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Comparing abuse of extended-release versus immediate-release opioid analgesics adjusted for number of prescriptions and morphine-equivalent dose

Stephen F. Butler, PhD, Theresa A. Cassidy, MPH, Taryn Dailey,  BA1, & Paul M. Coplan, ScD2,

Presented at CPDD 2014

See our poster for “Comparing abuse of extended-release versus immediate-release opioid analgesics adjusted for number of prescriptions and morphine-equivalent dose” here

Abstract

Aims: It has been suggested that abuse risk of extended-release (ER) opioids is greater than immediate-release (IR) opioids, but risk rates vary depending on the denominator. For example, widely prescribed IR opioids have high abuse rates, but dividing by their large Rx volume yields low per-Rx rates. Such estimates do not account for longer duration of ER Rxs and higher daily dose than IR Rxs, and may be a biased measure of relative risk. We compared abuse rates adjusted for various denominators.

Methods: The ASI-MVⓇ, a computerized, clinical interview for adults in substance abuse treatment, collected self-report of past 30-day abuse of IR and ER opioids in 2011-2012. Abuse risk was adjusted for all ASI-MV assessments, and for number of Rxs, days per Rx, daily dose prescribed, and morphine-equivalent conversion.

Results: In the sample of 144,736 ASI-MV assessments, abuse per 100 assessments ranged from highest to lowest: IR hydrocodone (9.3), IR oxycodone combo (7.0), ER oxycodone (5.1), IR oxycodone single-entity (3.4); IR hydromorphone (1.7), ER morphine (1.4), ER oxymorphone (1.3) and ER hydromorphone (0.02). Abuse per 10,000 prescriptions dispensed yielded: ER oxymorphone (70.7), ER oxycodone (52.2), IR hydormorphone (35.6), ER morphine (12.7), IR oxycodone combo (12.0), IR oxycodone SE (11.8), ER hydromorphone (7.8), and hydrocodone (4.1). By per-1-million morphine equivalent mg dose, the order was IR hydromorphone (2.1), IR oxycodone combo (1.6), ER oxymorphone (1.3), ER oxycodone (1.2), hydrocodone (0.9), ER morphine (0.4), IR oxycodone SE (0.4), and ER hydromorphone (0.3).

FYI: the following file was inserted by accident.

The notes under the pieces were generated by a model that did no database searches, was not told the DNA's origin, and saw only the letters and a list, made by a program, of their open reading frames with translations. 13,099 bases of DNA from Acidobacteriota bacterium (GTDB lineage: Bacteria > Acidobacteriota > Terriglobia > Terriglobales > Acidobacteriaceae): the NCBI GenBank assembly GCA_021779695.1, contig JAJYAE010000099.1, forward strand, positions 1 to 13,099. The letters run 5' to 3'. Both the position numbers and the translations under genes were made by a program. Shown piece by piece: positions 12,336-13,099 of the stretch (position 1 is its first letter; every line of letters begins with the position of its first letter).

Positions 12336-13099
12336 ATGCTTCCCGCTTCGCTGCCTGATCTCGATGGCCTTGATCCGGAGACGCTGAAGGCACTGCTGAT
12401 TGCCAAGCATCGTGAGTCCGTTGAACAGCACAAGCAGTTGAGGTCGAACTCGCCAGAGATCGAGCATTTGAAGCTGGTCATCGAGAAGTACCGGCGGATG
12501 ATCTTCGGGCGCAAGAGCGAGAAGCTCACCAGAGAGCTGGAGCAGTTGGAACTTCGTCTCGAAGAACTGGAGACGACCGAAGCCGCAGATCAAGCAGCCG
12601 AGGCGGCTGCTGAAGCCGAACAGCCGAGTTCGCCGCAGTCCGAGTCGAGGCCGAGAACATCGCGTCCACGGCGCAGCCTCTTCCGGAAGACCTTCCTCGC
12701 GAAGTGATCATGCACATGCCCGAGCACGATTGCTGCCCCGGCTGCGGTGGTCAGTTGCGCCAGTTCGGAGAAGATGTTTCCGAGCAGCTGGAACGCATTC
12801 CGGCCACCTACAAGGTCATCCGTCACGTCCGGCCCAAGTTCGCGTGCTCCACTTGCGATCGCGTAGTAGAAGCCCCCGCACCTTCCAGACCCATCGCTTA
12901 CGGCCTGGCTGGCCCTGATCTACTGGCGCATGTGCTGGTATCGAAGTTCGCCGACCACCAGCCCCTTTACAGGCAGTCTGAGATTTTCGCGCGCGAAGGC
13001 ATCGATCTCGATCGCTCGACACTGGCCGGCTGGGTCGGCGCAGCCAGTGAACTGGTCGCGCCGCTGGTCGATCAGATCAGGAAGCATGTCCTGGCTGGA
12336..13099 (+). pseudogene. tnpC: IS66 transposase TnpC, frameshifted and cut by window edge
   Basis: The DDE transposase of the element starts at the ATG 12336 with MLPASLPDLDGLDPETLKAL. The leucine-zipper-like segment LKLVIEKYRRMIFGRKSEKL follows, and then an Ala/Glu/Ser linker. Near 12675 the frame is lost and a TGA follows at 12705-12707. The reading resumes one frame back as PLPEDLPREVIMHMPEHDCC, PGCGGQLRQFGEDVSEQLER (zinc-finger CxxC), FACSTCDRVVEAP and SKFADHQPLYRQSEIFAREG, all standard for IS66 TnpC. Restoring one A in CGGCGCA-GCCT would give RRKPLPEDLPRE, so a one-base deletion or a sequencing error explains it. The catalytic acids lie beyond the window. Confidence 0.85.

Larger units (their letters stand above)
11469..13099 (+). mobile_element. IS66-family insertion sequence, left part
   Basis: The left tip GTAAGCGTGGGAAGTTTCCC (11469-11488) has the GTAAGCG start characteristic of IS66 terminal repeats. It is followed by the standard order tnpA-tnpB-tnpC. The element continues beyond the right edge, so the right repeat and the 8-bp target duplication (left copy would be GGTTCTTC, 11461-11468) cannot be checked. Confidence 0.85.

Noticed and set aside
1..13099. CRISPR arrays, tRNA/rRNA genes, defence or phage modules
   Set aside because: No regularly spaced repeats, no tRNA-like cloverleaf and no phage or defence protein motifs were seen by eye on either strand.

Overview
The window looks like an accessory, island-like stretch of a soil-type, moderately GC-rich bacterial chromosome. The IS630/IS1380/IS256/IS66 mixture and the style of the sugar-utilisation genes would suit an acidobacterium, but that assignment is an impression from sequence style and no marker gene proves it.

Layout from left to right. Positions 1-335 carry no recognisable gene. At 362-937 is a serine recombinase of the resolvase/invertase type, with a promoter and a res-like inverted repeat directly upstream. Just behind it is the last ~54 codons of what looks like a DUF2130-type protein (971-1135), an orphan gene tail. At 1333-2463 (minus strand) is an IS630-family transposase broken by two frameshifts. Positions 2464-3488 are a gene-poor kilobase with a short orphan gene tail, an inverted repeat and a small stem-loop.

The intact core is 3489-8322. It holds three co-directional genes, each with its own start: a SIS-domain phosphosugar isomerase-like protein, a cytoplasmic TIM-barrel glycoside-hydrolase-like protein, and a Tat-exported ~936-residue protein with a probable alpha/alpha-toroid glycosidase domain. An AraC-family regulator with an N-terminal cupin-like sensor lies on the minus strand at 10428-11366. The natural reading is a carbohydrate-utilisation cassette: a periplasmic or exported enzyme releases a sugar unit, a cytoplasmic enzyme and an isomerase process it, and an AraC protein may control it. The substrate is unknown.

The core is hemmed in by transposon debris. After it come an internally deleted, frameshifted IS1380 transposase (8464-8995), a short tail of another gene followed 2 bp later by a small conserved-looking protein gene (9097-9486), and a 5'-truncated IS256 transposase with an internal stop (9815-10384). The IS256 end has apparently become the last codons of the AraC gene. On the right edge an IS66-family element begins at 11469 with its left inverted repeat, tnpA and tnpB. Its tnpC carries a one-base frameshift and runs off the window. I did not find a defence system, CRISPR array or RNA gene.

Conclusions: Abuse of certain IR opioids is higher than ER opioids using population-adjusted rates and dispensed-dose adjustment. The order is reversed by prescription adjustment. The assumptions behind using prescription adjustment to measure abuse risk in the community need to be considered.

See our poster for “Comparing abuse of extended-release versus immediate-release opioid analgesics adjusted for number of prescriptions and morphine-equivalent dose” here